NHTSA Takes Steps Requiring DUI Prevention Technology In New Passenger Vehicles

NHTSA takes first step toward having drunk driving prevention technology  installed in new passenger vehicles

 US auto-safety regulators are considering steps to force carmakers to adopt new technology to prevent intoxicated drivers from starting vehicles.

The National Highway Traffic Safety Administration (NHTSA) issued an “advance notice of proposed rulemaking.” This administrative procedure formally gathers information and public comments on how to develop, legally require and deploy technology to prevent impaired people from firing up their vehicles.


According to the press release, the negative economic and societal costs of impaired driving are enormous. NHTSA estimates that fatalities, injuries, and property damage from alcohol-impaired driving cost our society $280 billion in lost wages, lost quality of life, medical costs, and so much more.

“Impaired driving prevention technology is an action . . . to significantly reduce fatalities and serious injuries on the nation’s roadways in support of our vision of zero traffic deaths through vehicle features that promote driver safety and align with the principles of a safe system approach.” ~NHTSA Press Release

According to NHTSA, this notice helps lay the groundwork for potential alcohol-impairment detection technology standards in all new passenger vehicles when the technology is mature. This announcement comes as NHTSA kicks off its annual holiday season Drive Sober or Get Pulled Over impaired-driving campaign, raising awareness of the dangers of DUI. Alcohol impairment is one of the leading causes of death on our nation’s roads. In 2021, the latest data available, 13,384 people were killed in drunk driving crashes.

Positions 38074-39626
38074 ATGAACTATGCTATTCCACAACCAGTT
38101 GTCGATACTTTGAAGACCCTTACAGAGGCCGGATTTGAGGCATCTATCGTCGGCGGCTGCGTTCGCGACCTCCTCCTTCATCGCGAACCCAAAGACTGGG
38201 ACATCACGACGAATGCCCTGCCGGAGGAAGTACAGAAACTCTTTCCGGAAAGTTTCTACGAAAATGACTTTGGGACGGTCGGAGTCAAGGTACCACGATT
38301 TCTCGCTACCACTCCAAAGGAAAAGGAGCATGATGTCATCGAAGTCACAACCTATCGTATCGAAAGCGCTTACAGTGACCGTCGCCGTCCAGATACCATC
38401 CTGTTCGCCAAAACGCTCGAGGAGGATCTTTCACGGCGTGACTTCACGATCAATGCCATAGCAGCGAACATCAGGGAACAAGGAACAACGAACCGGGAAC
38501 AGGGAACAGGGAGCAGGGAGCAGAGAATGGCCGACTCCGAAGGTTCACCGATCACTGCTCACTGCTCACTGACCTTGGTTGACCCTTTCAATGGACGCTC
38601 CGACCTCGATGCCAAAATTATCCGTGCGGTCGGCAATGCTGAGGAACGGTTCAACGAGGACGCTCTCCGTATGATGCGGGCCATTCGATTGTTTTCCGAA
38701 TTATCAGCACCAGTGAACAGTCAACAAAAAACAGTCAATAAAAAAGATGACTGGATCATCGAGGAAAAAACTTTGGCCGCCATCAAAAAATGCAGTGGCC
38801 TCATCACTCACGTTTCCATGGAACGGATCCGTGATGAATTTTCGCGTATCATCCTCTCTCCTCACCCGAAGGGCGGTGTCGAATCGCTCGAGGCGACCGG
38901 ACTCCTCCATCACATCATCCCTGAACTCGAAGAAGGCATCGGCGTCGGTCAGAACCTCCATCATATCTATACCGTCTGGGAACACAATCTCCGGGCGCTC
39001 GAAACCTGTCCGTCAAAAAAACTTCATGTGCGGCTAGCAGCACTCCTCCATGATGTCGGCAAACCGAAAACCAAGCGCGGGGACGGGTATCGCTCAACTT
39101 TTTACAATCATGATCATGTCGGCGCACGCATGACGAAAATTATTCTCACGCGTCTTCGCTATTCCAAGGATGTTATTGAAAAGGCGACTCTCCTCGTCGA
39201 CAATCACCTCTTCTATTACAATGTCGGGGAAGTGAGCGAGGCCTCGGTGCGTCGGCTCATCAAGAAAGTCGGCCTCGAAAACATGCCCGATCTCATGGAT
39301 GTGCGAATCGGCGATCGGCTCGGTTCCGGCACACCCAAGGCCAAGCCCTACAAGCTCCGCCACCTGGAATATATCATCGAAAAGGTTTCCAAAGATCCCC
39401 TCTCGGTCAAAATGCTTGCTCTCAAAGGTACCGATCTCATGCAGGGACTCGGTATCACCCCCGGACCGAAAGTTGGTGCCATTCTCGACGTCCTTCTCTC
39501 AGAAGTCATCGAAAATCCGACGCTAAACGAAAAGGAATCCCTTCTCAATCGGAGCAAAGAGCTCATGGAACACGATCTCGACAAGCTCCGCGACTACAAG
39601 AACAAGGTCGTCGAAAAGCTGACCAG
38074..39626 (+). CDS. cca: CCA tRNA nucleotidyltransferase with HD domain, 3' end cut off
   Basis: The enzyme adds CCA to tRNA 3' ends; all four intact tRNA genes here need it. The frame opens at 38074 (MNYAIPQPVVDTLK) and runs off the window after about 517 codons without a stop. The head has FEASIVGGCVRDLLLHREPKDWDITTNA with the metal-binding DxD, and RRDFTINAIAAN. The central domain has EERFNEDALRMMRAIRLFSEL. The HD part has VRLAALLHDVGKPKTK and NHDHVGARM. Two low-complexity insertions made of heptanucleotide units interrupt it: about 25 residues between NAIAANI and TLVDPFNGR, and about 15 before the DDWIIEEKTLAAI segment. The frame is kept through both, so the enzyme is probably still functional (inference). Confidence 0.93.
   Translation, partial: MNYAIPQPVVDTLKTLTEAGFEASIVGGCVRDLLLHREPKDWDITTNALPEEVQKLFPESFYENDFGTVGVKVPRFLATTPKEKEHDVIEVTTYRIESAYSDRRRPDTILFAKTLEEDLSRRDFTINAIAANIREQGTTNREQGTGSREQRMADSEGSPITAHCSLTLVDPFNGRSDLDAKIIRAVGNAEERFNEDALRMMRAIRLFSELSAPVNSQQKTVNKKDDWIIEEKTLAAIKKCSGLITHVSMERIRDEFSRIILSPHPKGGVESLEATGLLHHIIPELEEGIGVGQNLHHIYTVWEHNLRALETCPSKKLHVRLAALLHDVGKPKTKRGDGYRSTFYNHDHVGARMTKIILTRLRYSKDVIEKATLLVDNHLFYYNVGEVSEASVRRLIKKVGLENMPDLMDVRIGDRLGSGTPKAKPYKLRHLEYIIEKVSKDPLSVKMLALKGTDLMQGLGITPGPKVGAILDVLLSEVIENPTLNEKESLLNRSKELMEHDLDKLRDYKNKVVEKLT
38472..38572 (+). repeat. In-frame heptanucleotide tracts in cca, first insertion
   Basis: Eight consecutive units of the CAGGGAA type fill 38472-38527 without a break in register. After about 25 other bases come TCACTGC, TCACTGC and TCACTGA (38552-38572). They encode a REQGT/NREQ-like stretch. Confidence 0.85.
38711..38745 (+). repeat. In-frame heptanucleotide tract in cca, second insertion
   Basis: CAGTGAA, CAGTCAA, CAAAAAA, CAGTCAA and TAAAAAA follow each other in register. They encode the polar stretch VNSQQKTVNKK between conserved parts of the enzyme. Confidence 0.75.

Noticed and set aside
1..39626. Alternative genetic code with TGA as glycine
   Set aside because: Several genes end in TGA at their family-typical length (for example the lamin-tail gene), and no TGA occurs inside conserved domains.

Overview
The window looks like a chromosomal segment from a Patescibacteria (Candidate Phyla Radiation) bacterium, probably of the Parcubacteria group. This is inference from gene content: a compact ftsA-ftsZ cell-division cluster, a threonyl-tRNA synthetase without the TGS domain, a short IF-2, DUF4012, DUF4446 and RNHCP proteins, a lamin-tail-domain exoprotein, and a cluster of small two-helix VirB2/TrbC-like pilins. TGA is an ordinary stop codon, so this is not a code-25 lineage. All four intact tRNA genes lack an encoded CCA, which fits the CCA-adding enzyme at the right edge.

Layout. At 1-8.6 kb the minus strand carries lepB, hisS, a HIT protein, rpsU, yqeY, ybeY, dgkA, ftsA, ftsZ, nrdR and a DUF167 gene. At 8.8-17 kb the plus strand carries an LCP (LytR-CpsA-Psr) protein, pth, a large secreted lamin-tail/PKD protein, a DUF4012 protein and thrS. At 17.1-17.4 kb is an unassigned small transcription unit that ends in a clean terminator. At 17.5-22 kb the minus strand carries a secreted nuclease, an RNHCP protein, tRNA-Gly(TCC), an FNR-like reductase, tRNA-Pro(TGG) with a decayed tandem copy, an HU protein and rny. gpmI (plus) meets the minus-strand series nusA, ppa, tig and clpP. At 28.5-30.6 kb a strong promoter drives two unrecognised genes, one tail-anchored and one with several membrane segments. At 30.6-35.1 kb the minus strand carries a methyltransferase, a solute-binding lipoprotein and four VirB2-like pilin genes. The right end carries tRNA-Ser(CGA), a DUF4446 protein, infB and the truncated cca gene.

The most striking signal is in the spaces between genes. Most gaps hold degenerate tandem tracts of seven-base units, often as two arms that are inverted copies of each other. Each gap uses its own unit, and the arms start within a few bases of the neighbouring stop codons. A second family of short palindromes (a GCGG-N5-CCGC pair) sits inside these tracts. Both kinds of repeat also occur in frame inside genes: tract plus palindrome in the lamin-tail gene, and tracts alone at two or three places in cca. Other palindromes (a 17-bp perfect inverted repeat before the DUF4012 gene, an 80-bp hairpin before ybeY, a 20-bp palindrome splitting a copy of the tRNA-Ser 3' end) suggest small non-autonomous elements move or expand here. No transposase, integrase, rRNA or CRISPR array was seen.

“Impaired driving crashes are 100% preventable. There’s simply no excuse or reason to drive impaired by alcohol or drugs. We urge everyone to be responsible this holiday season. If you’ve had anything to drink, use public transportation, arrange for a sober driver, or call a taxi or ride-hailing service and get home safely.” ~Ann Carlson, NHTSA’s Acting Administrator.


A number of technologies currently under development could potentially fit the bill. One solution includes breath- or touch-based sensors to detect alcohol. Another potential option is using cameras to monitor eye movements to try to determine whether drivers are intoxicated. Some sentences for DUI require those convicted to install a breathalyzer in their cars that prevent them from starting the vehicle if alcohol is detected, though regulators said it’s unlikely future ubiquitous technology would be as intrusive as requiring a puff every time. In the 1970s, Congress mandated that cars not start without a buckled seatbelt but withdrew the statute soon after it became law.

Seeing an alcohol-detecting steering wheel in your next Uber ride might be a long way off, though. NHTSA’s notice said that the agency must be assured the technology works consistently before it can require it, and then give automakers at least three years to implement it once it finalizes the rules.

“We are trying to see, can we get it done, does the technology exist in a way that is going to work every time,” said Ann Carlson, the acting NHTSA administrator, adding that public acceptance of the technology would depend on its accuracy.

My opinion? Unfortunately, any proposed technologies could run afoul of registering “false positive” alcohol results in drivers. Studies show there are close to 1 billion people who drive every day in the United States. Even if these technologies are 99.9% accurate, you could have a million false positives. Those false positives could be somebody trying to get to the hospital for an emergency.

Please contact my office if you, a friend or family member are charged with DUI or any other crime. Hiring an effective and competent defense attorney is the first and best step toward justice.